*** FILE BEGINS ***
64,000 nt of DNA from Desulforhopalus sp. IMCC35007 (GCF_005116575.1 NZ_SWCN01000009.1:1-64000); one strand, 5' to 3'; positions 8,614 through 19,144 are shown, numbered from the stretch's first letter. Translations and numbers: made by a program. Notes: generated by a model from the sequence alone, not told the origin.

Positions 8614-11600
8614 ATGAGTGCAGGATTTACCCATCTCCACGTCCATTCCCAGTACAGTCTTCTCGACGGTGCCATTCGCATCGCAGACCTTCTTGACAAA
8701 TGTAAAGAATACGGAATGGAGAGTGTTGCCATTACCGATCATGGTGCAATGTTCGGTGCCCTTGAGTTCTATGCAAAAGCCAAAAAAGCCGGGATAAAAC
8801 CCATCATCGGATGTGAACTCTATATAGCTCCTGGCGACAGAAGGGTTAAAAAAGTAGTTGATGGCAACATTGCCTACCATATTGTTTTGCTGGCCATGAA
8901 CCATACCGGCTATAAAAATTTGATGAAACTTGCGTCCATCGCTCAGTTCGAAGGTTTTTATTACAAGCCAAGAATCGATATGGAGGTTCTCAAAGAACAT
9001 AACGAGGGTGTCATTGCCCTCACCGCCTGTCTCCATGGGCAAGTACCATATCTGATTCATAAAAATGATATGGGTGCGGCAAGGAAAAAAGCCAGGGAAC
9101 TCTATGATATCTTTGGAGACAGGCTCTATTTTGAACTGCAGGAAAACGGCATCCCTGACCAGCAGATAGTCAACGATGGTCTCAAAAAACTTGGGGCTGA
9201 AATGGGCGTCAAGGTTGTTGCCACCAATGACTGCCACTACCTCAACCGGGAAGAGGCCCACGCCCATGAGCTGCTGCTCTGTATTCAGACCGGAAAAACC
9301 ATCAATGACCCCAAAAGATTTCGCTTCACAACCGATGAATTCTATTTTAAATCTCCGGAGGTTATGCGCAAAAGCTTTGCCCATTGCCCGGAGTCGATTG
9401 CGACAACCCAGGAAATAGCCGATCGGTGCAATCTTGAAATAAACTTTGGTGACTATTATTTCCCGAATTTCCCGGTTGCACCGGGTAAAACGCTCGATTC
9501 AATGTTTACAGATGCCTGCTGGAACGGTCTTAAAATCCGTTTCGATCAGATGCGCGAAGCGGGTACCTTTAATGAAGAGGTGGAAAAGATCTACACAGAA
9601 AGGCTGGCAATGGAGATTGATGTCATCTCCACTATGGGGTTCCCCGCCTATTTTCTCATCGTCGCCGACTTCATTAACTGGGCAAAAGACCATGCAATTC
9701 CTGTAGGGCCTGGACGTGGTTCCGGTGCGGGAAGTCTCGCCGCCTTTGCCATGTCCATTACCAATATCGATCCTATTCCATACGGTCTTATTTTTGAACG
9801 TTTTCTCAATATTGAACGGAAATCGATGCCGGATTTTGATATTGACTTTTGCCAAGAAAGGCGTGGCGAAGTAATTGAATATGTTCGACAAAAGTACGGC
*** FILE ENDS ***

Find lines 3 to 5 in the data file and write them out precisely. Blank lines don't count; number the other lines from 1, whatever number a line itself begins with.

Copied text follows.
8614 ATGAGTGCAGGATTTACCCATCTCCACGTCCATTCCCAGTACAGTCTTCTCGACGGTGCCATTCGCATCGCAGACCTTCTTGACAAA
8701 TGTAAAGAATACGGAATGGAGAGTGTTGCCATTACCGATCATGGTGCAATGTTCGGTGCCCTTGAGTTCTATGCAAAAGCCAAAAAAGCCGGGATAAAAC
8801 CCATCATCGGATGTGAACTCTATATAGCTCCTGGCGACAGAAGGGTTAAAAAAGTAGTTGATGGCAACATTGCCTACCATATTGTTTTGCTGGCCATGAA